Old Head of Kinsale Lighthouse.

The Old Head of Kinsale lighthouse is situated at the very tip of the Old Head Peninsula. It's geology is Classier bedded sandstone and minor mudstone. It's position is...

Latitude 51° 35.3' North
Longitude 08° 31.9' West

Navigation Aids:-

  • LIGHT:
    Group Flashing (2) White every 10 seconds.
    Intensity of 792,000 candelas.
    Nominal Range of 25nm
    Height above MHWS of 236 ft (72m)

  • RADIO Beacon
    Morse 'OH' 3 times for 15 seconds followed by a long dash lasting fore 45 seconds
    288.0 KHz
    50 nm range

    Three (3) blasts every 45 seconds
    Range 3.9nm (both emitters)




There have been references to a beacon of some form at the Old Head in Pre-Christian Times. However, the first lighthouse proper here was built in 1665. It was one of six built around the Irish coast by a Sir Robert Reading. and consisted basically of a cottage with a coal-fired chauffer or brazier on it's roof for lighting. Service was poor and caused many complaints.

Robert Reading's designed lighthouse built at Old Head. It's design is unique to Ireland. Service slated by many shipping companies. The "light" consisted of a brazier atop the cottage roof.
Coal fire on rooftop replaced by 6' diameter lantern illuminated by 12 oil lamps.

New lighthouse built by the newly appointed "Corporation for Preserving and Improving the Port of Dublin" under the energetic direction of a Mr.George Halpin. The new lighthouse consisted of a tower 42' high with a concentric Keepers' accommodation area at the base where 2 keepers were housed.

Illumination was provided by 27 Agrand oil lamps, each having a parabolic reflector. The light was 294' above sea level and could be seen at a range of 23 nautical miles.

Fog frequently obscured the light due to it's height above sea level. George Halpin again oversees the building of a new lighthouse - the current model - at a lower level. On completion the older house is partially demolished - it's ruins are still to be clearly seen.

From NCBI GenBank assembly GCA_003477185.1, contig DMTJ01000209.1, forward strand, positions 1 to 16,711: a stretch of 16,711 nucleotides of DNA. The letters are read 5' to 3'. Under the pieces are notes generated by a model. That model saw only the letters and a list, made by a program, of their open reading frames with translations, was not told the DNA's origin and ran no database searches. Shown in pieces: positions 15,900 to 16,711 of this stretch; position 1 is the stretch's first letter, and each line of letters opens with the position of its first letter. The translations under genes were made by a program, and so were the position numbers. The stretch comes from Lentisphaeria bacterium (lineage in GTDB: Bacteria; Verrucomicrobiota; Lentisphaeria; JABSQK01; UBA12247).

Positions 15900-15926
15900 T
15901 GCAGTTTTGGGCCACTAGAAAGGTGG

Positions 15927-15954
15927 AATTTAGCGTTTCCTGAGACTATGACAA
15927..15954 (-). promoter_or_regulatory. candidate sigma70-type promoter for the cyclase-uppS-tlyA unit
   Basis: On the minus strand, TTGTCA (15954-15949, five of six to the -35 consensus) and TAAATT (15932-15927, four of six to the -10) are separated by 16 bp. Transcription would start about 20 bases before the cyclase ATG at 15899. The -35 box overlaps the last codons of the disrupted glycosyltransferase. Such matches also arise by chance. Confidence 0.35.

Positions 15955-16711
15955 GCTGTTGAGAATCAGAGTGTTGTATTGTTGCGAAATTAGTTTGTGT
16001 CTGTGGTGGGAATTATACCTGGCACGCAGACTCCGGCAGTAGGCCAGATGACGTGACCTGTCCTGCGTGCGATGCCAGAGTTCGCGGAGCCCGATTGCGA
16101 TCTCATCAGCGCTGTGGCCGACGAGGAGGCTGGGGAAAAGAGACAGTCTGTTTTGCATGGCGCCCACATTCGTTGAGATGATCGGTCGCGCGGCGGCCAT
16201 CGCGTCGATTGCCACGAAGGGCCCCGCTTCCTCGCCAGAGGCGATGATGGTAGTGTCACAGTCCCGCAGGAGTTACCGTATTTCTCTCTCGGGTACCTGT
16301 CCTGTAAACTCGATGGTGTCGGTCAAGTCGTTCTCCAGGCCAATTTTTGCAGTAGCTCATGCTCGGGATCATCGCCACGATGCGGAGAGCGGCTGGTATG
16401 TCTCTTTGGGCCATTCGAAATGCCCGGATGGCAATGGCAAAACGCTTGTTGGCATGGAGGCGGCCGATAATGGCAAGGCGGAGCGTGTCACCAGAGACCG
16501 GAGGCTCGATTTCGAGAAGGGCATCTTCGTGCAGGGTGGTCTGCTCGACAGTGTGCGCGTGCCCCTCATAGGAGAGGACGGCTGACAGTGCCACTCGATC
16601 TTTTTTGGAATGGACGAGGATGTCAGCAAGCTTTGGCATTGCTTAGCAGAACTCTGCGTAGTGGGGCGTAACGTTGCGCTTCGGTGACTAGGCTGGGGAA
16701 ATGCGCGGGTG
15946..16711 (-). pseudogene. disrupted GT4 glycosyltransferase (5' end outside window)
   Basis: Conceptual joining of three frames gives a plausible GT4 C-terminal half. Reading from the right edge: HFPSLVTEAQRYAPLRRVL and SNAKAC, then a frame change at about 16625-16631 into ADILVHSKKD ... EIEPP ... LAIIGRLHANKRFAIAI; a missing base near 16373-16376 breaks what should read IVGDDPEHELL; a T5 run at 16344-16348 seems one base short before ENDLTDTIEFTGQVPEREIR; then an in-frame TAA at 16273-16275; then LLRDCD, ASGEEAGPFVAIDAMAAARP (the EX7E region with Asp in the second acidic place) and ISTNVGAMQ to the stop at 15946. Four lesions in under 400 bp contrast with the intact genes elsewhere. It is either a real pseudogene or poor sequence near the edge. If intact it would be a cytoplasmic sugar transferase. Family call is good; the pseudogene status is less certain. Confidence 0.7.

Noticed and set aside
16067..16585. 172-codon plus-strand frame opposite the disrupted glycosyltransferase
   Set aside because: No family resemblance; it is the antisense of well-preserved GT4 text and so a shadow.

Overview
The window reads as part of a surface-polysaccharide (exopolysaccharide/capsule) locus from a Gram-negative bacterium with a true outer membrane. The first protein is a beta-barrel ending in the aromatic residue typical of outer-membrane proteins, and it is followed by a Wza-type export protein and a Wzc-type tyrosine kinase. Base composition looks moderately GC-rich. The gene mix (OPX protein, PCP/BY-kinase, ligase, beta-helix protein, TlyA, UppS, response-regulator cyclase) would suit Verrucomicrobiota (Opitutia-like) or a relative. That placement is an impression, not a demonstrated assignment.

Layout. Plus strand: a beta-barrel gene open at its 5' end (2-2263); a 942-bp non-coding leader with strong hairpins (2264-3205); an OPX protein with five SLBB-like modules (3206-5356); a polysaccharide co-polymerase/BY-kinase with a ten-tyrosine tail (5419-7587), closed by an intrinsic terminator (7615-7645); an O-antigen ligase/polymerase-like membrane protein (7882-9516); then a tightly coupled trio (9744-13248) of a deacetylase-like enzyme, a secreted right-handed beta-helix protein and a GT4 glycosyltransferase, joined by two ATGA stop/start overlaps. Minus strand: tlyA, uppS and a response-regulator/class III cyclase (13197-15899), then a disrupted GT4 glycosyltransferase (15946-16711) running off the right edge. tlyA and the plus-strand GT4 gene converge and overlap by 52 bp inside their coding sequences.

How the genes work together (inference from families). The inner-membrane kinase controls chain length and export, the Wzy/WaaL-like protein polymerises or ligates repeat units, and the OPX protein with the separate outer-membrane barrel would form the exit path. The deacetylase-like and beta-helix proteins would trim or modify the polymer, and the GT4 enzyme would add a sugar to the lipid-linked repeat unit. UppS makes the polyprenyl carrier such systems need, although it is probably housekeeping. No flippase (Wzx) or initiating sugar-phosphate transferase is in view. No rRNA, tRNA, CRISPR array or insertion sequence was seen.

A fog signal of 3 cannon added. Staff increase to 3 with the new fog signalman.

New optics added and new clockwork mechanism to rotate the optics. The light was generated by vapourised paraffin which provided a double flash every 10 seconds. The clockwork mechanism was provided by pendulums that slowly dropped through several floors of the tower - the chamber still exists.

The three cannon are replaced by explosives - cotton charged with gunpowder and detonated

1930 The present colour scheme of black tower and 2 white bands replaces the original scheme of white tower with 2 red bands.
1972 Electric power replaces the paraffin oil burning for illumination and a standby generator is installed as a backup system. The explosive charge fog signal is replaced by a manual siren
1974 The Daunt Rock lightship outside Cork harbour is decommissioned. As a direct result of this the Radio beacon is installed.
1985 Electric fog horn added which is controlled by an automatic videograph fog detector.
1987 Lighthouse automated and Keepers withdrawn
today... Since 1987 has been in the care of a part-time attendant.



The Old head has had it's share of wrecks. Below is a list that we hope to add to in time...details we mean!!


30-Jan-1816. A brig, struck the Curlane rocks, (between Garrylucas and Garretstown). She was returning soldiers from the Battle of Waterloo to serve garrison duty at Cork. The ship was quickly ripped apart in the storm with the loss of almost the entire compliment of soldiers and crew. The bodies were quickly buried on the beach but were later exhumed and re-interred at Old Court churchyard at the base of the Old Head.

Lord Melville 30-Jan-1816. A former East-India ship of 818 tonnes, she struck rocks 300 yds off the Old Head of Kinsale. A boat was launched but was almost immediately swamped with the loss of it's 12 crew. The ship remained intact until all the remaining crew had been saved by the lighthouse keepers.

HMS Stillorgan

16-Jun-1778. A 90 gun ship of the line was driven by a storm onto the Bream Rock where it quickly broke up.
City of Chicago 22-Jun-1892. The 3360 ton Inman liner struck and became wedged in the cliffs below the Old Head of Kinsale lighthouse. The captain kept the engines at Slow Ahead to keep the stricken liner from falling back into deeper waters. After 3 days all passengers, luggage and whatever could be saved had been taken off. Today much of the steel plate-work can be found at about 60 ft strewn about an area of approx. 300' x 100'. We are always happy to bring diving teams to the wreck locations.

Journal of the Cork Historical Society, Vol 8, 53-55, 1902,
Journal of the Cork Historical Society, Vol 7, 43-46, 1901,
Shipwrecks of the Irish Coast, Vol 1 and Vol 2,
Eddie Lyons of the Cork Archives.
National Maritime Museum, Dun Laoighre,Co.Dublin, 01-2800969